Let me start by saying that God did not relent because of their deeds. The deeds revealed a heart that was penitent for their sins against Him. God, as Judge, was within His rights to turn them over to the earthly consequences of their sin from their murderous oppression of the nations. The Ninevites would still have a place in heaven if He did turn them over to the consequences. However, God in His mercy did not give them what they deserved. Many times, we believers do not escape the consequences of sin in this life even though we are destined for Heaven. I remember harboring bitterness to two individuals in my life. I was unwilling to repent of my unforgiving heart, so God turned me over to my sin and chronic health issues ensued. I eventually repented, but I have a permanent health issue for the rest of my life as a consequence of my sin. Despite this, His grace is sufficient for me to continue on in the race. If a man commits murder and is set up for execution or life imprisonment, he may come to know Christ as His Lord and Savior and repent of his wickedness, including this murder, but the earthly consequences remain. God spared the Ninevites in His great mercy of their earthly consequences as a nation for their sin. It just means that they wouldn’t be destroyed as a nation. This does not mean that they didn’t suffer personal consequences for their sin. Personal sin always has consequences. The longer we allow a sin to continue in our lives the stronger the consequences will become. Look at David and all his wives and concubines and how that led him into sin with Bathsheba. He repented, but still shouldered the consequences with the death of his child, his daughter being raped, his kingship being usurped, his son murdered, etc… How about Sarai giving Abram the okay to sleep with Hagar and conceive a son that would be a thorn in the side of their offspring for generations? Sin has painful consequences that we will have to endure on earth. Believers in general are hardly ever spared of any of the consequences of their personal sin. Why is that? Because it is the consequences of our sin that keep us from repeating it.
Note, “that they turned” in verse 10 in the Hebrew is “shuwb” which means “to turn about”. The Greek word is ἀποστρέφω (apostrepho) from “apo” (away from) which intensifies “strepho” (to turn). Properly, “turn away from”. It implies the personal aspect involved in rejecting something. The Ninevites realized their evil and they chose to turn away which would signify that they had been redeemed by God. Conversely, Judas Iscariot recognized his evil, but he never chose to turn away from it. He had remorse which was a deep guilt for his betrayal, but that remorse did not lead to repentance. When faced with their sin, the Ninevites not only had sorrow for their sin, but turned away from doing it any longer. I can imagine that during the Ninevite fast that the brothels were empty, idols were melted down, murders ceased, merchants did not use dishonest scales, and soldiers who had flayed men or impaled them on poles cried out for forgiveness.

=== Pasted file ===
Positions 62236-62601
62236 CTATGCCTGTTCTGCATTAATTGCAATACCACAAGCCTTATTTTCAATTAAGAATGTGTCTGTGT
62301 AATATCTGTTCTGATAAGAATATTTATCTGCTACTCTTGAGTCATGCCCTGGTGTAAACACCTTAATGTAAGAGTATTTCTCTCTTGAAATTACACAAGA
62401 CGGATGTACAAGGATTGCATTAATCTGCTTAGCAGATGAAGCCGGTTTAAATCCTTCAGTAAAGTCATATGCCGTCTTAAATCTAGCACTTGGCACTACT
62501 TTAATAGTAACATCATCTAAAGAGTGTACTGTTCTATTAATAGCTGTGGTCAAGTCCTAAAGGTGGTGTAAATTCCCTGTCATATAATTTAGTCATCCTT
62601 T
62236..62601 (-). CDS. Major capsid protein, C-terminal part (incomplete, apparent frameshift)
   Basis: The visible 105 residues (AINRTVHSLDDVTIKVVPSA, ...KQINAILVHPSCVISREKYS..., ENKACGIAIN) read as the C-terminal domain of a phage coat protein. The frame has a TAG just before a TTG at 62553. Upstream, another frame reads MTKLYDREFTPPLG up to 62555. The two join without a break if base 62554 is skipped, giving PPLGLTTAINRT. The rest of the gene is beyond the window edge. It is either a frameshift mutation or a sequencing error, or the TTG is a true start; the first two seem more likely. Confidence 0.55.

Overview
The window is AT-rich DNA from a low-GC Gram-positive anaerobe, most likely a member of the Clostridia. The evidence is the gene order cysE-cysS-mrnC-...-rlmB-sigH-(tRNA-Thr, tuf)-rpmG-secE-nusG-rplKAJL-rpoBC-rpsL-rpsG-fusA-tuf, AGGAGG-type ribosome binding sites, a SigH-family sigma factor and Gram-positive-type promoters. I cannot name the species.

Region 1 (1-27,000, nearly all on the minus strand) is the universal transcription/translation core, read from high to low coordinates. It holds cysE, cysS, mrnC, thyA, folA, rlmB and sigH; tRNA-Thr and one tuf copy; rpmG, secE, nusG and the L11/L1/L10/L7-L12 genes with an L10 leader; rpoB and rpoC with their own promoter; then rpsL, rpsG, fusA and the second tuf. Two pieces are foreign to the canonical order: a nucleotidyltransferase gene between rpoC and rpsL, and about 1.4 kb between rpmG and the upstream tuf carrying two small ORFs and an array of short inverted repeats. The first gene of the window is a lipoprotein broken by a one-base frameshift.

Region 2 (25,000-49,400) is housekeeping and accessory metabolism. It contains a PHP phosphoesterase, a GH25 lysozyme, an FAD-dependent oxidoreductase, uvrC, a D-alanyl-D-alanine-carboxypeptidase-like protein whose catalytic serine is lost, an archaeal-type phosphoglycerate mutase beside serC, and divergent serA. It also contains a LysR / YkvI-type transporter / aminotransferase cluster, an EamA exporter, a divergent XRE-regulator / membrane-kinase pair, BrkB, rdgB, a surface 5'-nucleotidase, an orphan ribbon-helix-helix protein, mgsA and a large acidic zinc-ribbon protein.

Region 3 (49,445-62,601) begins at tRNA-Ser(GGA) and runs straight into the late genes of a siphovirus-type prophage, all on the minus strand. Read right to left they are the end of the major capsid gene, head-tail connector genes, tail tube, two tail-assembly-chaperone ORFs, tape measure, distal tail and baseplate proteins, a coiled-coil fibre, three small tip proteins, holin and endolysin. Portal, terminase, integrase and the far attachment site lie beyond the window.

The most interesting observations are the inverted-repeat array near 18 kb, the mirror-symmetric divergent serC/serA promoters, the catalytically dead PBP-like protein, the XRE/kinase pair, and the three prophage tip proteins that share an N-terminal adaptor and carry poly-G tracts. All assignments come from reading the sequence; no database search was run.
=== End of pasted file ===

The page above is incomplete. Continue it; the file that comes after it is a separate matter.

Some people might say, “God said he was going to destroy the city in 40 days. Did He lie?” No. In fact, God’s word says, “At one moment I might speak concerning a nation or concerning a kingdom to uproot, to pull down, or to destroy it; if that nation against which I have spoken turns from its evil, I will relent concerning a kingdom to build up or to plant it.” Jeremiah 18:7-8. God is saying that if he speaks to the destruction of a nation that he will “relent” if they turn from its evil. The same word for “relent” (nacham) in Jeremiah 18:8 is used in Jonah 3:9 and 3:10. The Greek translation of “nacham’ (relent) is μετανοέω (metanoeo) in the LXX. Meta means, “After with” and implies a change afterward. Better stated it is the after-effect. Combined with “noeo” which means “to think/ponder”. It is translated often as “repent”, but within the context of Jonah it speaks to “a change of mind”. Repentance requires pondering and then a change of direction. In the context, it is God pondering on their change of heart and so changes His actions of immediate judgment. This does not mean that the city escaped judgment. God judged Nineveh in 612 B.C. and completely destroyed them a little less than 150 years later. If you read my introduction you would see that the revival in Nineveh lasted about 13 years. Tigleth Pileser usurped Ashur-nirari’s throne by killing him and became the new king of Assyria, leading them back into their brutal ways. What you must understand is that God does not change His mind as we understand the changing of one’s mind. He is omniscient, meaning that He is all knowing, and we are not. He knew that Nineveh would repent because He predestined the redemption of the people. One theologian named John Brown stated regarding God changing His mind as, “It is more of a fulfillment of His ultimate desire for Nineveh than a change of mind.” If a man changes his mind it is because he is not omniscient. Man in incapable in our design to be all knowing, not only because of sin but because we are a creation, and as such grow in wisdom progressively. If a man changes his mind it shows that he was in error. God is never in error because He knows all, so He never changes His mind like a man. His plans always succeed and His will is never thwarted. Praise God for Nineveh’s repentance. Our God is truly a merciful and gracious God.